- Career Center
|Establishing Partnerships with and across Postdoctoral Associations|
Swetha Murali, Sarah Dykstra, Tony Cijsouw and Erin Lewis
As PDAs grow, developing collaborative partnerships with other organizations serves to benefit both postdoctoral scholars and their research institutions. Partnerships can vary from informal, ad hoc collaborations to formal inter-institutional or corporate partnerships. This article discusses considerations for establishing and maintaining mutually productive partnerships and how they can benefit PDAs.
Benefits of Partnerships
During a time of limited resources, partnering can directly benefit both PDAs and administrative PDOs. Partnerships can be formed to streamline career development efforts, enhance training efficiency, as well as promote synergies with local or regional institutions. Many groups develop diverse core competencies and can exchange institutional knowledge, best practices, and resources, potentially saving time and improving postdoc satisfaction. In addition, partnerships with other PDAs and PDOs offer valuable opportunities for training that may not be afforded to individual associations. Partnerships also increase access to a larger and more diverse community, allowing PDAs to scale up social and networking opportunities.
Types of Partnerships
There are multiple types of beneficial collaborations for PDAs. At the intra-institutional level, close partnerships with PDOs (or other university administrative offices) can provide significant benefits to postdocs. PDOs possess valuable institutional knowledge and, because they typically have permanent staff members among their ranks, they can provide a sense of continuity. Such a partnership adds stability and endurance to advocacy efforts, which, due to high turnover, can be challenging for postdoc-led PDA boards.
Beyond the parent institution, multiple partnership opportunities exist at the regional and national levels. There are a growing number of local groups forming PDA consortiums across the country. The Boston Postdoctoral Association (BPDA) hosts regularly scheduled career development, social, and advocacy events, resulting in increased scientific cross-pollination and resource sharing. Additional options for developing regional partnerships include reaching out to local industry and legal firms. Many employees are recent PhD graduates or former postdocs who are happy to aid in the career development and networking efforts of other early career researchers. Additionally, professional associations and non-profits such as the NPA, ASBMB, IEEE, ACS and GSAare excellent partners, especially when developing training opportunities for specific postdoc audiences.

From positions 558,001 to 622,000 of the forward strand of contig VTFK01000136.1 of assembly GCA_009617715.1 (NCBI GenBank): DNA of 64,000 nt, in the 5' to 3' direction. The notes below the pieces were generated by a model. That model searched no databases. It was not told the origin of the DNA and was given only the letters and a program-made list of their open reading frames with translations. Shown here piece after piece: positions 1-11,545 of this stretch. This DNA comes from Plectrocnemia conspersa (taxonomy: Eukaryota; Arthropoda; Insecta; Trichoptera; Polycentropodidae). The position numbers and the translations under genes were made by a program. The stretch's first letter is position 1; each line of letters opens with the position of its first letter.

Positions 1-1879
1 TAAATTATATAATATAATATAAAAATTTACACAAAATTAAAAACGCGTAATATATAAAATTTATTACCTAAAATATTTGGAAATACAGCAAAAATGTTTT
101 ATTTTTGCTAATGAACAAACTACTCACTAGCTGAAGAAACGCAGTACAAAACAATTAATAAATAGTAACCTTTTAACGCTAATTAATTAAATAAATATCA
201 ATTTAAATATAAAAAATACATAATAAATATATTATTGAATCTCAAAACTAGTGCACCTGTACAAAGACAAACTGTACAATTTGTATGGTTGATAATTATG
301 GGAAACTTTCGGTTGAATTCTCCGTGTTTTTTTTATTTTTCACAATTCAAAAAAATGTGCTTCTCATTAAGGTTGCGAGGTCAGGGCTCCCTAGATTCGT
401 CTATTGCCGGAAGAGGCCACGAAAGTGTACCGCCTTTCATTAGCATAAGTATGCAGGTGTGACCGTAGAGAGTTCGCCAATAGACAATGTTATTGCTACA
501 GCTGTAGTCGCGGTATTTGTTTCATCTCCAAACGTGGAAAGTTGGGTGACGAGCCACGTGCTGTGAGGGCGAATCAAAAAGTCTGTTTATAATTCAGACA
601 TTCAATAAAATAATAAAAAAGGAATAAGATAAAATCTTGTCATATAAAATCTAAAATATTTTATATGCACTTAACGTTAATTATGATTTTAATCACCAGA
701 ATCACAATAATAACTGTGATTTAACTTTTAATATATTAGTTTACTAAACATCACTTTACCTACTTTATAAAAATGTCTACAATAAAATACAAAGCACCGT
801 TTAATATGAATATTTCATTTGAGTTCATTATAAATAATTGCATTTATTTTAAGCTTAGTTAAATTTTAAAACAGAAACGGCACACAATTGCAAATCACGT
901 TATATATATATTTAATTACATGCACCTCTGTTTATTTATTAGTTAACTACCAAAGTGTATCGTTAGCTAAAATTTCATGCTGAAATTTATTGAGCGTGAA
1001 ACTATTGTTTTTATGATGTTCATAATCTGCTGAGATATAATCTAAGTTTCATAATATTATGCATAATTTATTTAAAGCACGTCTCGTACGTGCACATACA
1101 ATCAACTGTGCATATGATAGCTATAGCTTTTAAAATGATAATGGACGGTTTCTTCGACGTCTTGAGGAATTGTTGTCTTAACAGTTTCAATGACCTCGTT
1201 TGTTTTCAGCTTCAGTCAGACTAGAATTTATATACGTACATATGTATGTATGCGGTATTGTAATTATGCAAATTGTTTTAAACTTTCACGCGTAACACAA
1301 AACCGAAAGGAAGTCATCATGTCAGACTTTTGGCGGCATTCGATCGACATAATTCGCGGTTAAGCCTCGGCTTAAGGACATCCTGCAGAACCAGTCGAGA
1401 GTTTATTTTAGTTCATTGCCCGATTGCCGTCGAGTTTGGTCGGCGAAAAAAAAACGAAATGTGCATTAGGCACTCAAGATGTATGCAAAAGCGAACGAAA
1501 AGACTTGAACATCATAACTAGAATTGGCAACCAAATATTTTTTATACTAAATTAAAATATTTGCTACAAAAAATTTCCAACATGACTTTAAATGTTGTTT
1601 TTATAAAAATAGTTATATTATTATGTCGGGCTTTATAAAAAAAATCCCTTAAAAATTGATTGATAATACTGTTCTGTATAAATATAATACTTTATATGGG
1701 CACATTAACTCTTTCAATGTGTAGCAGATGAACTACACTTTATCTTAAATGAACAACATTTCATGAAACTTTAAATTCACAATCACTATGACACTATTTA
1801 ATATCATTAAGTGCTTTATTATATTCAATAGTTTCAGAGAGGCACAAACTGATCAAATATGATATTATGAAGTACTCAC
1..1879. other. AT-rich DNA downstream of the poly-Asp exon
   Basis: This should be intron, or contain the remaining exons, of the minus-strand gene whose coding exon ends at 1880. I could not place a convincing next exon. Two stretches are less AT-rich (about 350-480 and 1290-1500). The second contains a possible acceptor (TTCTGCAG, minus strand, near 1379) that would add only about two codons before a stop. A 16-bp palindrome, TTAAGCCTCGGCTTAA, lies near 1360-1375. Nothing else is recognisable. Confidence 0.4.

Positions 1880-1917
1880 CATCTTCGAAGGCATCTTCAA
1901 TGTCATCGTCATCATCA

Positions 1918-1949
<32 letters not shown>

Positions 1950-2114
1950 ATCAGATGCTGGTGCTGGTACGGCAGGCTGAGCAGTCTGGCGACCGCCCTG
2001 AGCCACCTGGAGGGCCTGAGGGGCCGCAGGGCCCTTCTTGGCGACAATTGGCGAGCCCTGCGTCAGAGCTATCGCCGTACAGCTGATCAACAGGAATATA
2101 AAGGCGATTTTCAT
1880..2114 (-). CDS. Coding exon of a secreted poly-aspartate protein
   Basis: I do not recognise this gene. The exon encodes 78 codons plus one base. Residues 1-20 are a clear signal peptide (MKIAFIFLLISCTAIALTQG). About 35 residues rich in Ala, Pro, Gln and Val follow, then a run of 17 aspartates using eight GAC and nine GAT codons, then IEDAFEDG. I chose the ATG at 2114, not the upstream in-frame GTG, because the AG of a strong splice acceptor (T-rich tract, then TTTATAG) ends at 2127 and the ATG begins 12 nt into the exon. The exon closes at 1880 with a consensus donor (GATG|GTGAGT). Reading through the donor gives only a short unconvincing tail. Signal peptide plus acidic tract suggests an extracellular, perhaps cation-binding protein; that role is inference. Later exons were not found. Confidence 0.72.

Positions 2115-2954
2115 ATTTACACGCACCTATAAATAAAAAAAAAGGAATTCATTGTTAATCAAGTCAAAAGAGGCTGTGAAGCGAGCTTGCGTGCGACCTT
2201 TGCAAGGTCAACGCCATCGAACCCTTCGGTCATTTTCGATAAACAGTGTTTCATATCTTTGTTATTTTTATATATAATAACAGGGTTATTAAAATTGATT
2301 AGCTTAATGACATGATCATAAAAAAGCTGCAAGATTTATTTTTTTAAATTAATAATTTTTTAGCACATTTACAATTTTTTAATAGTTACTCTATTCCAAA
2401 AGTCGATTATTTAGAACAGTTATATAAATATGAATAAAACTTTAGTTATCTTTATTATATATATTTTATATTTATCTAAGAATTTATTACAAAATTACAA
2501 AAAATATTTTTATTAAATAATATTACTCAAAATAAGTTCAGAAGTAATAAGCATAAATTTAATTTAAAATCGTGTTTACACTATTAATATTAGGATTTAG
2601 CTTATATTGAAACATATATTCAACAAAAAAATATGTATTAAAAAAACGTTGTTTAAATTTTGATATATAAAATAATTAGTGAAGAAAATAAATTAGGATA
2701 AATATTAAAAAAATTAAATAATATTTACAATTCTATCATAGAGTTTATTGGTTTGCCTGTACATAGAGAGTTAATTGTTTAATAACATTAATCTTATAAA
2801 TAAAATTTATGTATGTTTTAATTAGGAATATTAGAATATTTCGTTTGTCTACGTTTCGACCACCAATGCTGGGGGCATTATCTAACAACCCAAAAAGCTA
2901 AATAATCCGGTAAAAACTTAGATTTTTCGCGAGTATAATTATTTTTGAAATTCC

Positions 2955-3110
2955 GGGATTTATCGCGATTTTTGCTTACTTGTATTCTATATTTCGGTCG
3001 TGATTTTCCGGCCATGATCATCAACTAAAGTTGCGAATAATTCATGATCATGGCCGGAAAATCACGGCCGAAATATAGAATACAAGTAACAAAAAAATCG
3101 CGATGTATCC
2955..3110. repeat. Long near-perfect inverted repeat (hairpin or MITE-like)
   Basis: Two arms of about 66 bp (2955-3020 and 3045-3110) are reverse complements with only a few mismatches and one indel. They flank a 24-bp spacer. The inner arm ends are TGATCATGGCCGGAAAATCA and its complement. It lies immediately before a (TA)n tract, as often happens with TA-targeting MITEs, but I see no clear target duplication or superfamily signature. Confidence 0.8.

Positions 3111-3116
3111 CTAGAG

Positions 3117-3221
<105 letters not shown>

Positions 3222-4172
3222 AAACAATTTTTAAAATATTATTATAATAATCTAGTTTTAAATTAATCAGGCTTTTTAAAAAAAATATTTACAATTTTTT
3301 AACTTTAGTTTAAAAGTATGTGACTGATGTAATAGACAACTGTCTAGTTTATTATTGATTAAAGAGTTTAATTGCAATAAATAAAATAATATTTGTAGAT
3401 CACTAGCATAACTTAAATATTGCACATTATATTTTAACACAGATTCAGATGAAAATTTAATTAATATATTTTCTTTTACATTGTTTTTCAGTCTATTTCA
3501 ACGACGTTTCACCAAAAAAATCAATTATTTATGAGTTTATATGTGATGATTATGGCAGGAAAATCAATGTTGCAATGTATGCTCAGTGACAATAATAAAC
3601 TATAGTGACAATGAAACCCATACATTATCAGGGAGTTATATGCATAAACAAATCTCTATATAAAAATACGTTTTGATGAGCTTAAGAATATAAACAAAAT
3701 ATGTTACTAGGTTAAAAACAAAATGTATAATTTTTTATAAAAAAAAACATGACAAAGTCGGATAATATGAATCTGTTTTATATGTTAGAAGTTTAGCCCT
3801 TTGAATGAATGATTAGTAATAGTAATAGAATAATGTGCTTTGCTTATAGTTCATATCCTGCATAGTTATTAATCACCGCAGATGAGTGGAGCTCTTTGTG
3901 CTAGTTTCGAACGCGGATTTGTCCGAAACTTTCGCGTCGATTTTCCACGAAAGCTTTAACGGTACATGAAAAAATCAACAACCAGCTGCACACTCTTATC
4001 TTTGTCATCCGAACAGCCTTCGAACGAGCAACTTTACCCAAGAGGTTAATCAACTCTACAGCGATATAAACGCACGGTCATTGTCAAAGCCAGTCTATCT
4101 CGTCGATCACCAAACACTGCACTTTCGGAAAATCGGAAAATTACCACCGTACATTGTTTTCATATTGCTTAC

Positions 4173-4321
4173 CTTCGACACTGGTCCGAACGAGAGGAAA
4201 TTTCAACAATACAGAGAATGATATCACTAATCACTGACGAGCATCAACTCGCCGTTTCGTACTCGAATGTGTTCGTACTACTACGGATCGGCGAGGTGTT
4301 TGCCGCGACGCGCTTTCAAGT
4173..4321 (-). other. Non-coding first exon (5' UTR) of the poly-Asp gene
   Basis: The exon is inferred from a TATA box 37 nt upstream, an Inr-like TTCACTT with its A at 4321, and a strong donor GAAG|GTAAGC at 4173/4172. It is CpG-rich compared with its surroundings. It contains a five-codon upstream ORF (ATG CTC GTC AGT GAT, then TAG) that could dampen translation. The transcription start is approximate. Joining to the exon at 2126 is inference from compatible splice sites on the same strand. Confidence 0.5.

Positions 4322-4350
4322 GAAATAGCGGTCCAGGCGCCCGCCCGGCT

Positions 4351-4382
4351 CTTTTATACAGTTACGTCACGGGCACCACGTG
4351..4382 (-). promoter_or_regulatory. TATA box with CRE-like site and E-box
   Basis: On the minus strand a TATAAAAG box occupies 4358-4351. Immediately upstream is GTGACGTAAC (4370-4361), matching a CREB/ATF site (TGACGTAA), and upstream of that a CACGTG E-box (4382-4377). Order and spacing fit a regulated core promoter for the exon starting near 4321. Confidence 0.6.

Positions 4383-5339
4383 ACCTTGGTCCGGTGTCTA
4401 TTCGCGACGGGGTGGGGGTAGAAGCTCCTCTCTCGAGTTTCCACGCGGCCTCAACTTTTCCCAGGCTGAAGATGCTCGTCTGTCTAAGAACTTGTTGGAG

Considerations in Finding Partners
The BPDA model works well in Boston because of the high concentration of research institutions in a limited geographical area. This may be difficult for other PDAs and PDOs due to long distances to other universities or low postdoc density. The BPDA has implemented several tools for working remotely across different sites, which may be a viable solution for fostering collaborations in other regions as well.
A major challenge PDAs encounter is finding points of synergy across institutions and among potential partners. In general, the BPDA has found a good starting point for building partnerships is to have thorough conversations aimed at finding areas of overlapping interest. Afterwards it is worthwhile to draw up an event proposal containing goals, timelines, and the specific responsibilities of each partner. Following through on the initial event will help build on the foundational trust and further confirm the interest of both parties. After the event, both parties should reconvene to discuss the outcomes and share feedback to help determine the future direction of the partnership. It’s not surprising that being very clear about expectations and capabilities helps build the trust required for an enduring partnership.
Building Relationships and Finding Partners
For any partnership to be successful, care must be taken to develop the relationship. The NPA Annual Conference provides an excellent opportunity for potential partners to meet and discuss possible points of collaboration. Additionally, local scientific meetings and networking events are excellent opportunities to meet potential partners. Regardless of how these discussions begin, it is crucial that conversations continue beyond the initial meeting to allow the relationships to flourish. Trust and open communication are key so that the sharing of ideas, experiences, and resources can continue and lead to a productive collaboration.
Overall, establishing collaborative partnerships is an invaluable way to further meet the needs of individual PDAs. Working to meet our goals collectively is an efficient and mutually beneficial path towards enhancing postdoctoral advocacy at both the regional and national levels.
Swetha Murali, PhD, is the co-chair of the Boston Postdoctoral Association Career Development Committee and the co-organizer of the 2018 BPDA Symposium on Careers and Collaboration in Science (B-SOCCS).
Sarah Dykstra, PhD, is a postdoctoral scholar at Tufts University, the co-president of the Tufts University PDA and one of the lead organizers of the Boston Postdoctoral Association.
Tony Cijsouw, PhD, is a postdoctoral scholar at Tufts University, the co-president of the Tufts University PDA and the co-chair of the Boston Postdoctoral Association Advocacy Committee.
Erin Lewis, PhD, is a postdoctoral scholar at Tufts University, and the co-chair of the Tufts Postdoctoral Association Career Development Committee.